4. There is transparancy available at lots of levels-don’t you think its curious that an Irving paper puts in an access to information request on FatKats piddly little financials and yet you never hear word one about Atcon or Irving business deals? Years ago CBC did a report where it looked like NBPower was buying electricity from Irving under a set contract whether they needed power or not. Did the Irving media look at it?

    This is the reverse of what David is talking about-showing people that small businesses simply can’t be trusted. That it is far better to deal with large corporations who make ‘better decisions’ (they don’t, but since we don’t read about their failures its assumed).

    One of the problems with FatKat was the software piracy issue, which became almost symbolic, yet I worked at a computer company owned by a certain well known family corporation where exactly the same thing happened-technician’s regularly put licensed software on their home computer’s and gave them to friends. That’s like downloading music, its one of those things that virtually everybody does without even thinking about it.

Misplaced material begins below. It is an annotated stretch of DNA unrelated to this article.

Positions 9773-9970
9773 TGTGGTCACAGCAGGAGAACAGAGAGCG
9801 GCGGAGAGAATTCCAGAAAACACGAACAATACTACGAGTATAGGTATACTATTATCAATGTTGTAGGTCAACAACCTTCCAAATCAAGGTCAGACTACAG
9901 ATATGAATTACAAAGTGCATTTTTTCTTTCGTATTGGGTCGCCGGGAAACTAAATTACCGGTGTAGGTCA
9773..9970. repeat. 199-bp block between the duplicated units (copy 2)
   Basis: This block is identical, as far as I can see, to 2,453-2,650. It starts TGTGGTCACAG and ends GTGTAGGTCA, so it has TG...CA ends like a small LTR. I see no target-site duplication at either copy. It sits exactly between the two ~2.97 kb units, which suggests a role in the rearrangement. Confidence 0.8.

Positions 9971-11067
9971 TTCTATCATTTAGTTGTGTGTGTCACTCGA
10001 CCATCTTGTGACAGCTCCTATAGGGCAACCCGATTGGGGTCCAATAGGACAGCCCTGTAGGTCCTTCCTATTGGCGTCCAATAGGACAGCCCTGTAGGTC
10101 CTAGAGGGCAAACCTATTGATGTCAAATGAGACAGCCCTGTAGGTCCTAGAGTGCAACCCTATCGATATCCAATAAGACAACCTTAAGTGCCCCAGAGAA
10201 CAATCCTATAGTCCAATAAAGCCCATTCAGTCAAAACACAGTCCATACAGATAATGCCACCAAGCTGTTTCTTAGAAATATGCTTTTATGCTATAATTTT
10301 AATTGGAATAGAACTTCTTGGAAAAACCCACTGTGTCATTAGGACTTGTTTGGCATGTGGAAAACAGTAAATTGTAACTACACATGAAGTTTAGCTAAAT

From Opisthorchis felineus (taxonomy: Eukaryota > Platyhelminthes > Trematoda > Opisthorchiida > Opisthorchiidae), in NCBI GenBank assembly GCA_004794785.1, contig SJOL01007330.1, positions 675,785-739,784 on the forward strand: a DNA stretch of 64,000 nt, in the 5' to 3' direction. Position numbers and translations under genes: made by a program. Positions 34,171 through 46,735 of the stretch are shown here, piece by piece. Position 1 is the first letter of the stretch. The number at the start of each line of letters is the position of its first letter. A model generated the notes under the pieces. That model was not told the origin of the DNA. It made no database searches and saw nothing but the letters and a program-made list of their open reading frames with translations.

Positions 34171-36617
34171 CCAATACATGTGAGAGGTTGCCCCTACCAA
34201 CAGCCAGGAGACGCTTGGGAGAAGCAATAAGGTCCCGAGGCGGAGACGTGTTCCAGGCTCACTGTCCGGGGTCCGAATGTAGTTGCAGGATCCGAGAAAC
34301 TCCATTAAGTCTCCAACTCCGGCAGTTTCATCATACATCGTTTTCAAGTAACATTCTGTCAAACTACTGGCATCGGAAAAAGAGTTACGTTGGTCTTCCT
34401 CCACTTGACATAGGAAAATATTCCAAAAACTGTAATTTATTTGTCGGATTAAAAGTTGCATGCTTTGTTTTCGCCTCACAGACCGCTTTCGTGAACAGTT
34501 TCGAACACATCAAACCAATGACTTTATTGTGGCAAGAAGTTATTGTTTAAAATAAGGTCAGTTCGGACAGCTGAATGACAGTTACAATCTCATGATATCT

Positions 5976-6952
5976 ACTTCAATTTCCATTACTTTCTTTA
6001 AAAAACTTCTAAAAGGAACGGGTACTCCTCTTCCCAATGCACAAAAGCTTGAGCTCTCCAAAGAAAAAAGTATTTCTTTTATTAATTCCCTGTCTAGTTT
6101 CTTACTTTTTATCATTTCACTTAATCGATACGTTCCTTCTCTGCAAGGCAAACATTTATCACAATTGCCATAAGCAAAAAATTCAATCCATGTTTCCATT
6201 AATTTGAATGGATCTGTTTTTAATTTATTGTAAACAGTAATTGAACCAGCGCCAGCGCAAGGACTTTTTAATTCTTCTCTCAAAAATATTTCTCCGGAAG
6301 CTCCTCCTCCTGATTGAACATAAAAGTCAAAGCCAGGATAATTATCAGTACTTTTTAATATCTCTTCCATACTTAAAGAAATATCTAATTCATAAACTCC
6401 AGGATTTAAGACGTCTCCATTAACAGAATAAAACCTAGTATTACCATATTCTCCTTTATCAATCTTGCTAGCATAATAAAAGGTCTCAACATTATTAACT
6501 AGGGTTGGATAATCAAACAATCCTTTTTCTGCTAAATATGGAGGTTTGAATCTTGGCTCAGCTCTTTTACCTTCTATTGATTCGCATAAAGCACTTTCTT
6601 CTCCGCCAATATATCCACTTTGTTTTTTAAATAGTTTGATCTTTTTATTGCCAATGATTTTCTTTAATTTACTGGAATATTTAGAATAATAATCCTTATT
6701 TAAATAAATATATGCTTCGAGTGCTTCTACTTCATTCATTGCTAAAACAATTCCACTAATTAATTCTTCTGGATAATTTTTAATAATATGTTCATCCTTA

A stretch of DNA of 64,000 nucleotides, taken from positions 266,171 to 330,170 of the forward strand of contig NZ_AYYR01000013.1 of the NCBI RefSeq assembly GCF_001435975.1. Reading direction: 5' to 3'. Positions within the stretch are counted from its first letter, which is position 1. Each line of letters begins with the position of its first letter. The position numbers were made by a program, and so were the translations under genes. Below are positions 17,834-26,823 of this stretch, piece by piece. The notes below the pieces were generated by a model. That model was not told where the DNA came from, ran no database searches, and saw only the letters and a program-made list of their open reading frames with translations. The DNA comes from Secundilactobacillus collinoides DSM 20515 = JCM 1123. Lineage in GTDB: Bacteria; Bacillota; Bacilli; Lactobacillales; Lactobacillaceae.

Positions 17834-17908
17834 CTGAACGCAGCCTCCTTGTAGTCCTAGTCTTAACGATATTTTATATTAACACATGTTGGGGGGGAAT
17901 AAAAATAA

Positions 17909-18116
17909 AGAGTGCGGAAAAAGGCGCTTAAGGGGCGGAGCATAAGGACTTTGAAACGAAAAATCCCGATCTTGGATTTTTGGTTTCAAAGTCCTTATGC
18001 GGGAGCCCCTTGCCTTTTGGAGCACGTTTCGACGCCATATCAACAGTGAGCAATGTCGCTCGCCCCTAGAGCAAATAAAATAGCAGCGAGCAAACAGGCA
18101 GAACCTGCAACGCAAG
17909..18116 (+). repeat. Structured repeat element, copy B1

While there are big problems with any government bureaucracy, private enterprise can only DREAM about being as effective and efficient as government. Government handles the most difficult tasks in our society, meanwhile financial corporations can’t even make a decent profit without outright protectionism or subsidy-even though they currently have the lowest tax rate in 50 years (interesting how the above paints the problem as being one where government is picking winners and losing, and not presenting the problem as the private market as being not able to survive without government subsidies).

  5. This is the reverse of what David is talking about-showing people that small businesses simply can’t be trusted.

    Well, I happen to be collaborating with hundreds of small business owners who happen to think the practice of corporate welfare is damaging to their bottom line. And yes, most of these small businesses owners can be trusted alright, because its their money they’re working with (and it’s their livelihood). Not everyone is like FatKat, Atcon and Atlantic Yarns living off taxpayers money. Which is why I always say, they probably don’t respect it as much as the guy or gal who has to make it work outside the friendly confines of government subsidies.

  6. I never said small businesses can’t be trusted (?). Where did that come from? I said there are bad examples of small biz and bad examples of large biz but they both have a role to play in successful economies. Corporate welfare is another issue – one I have talked about at length.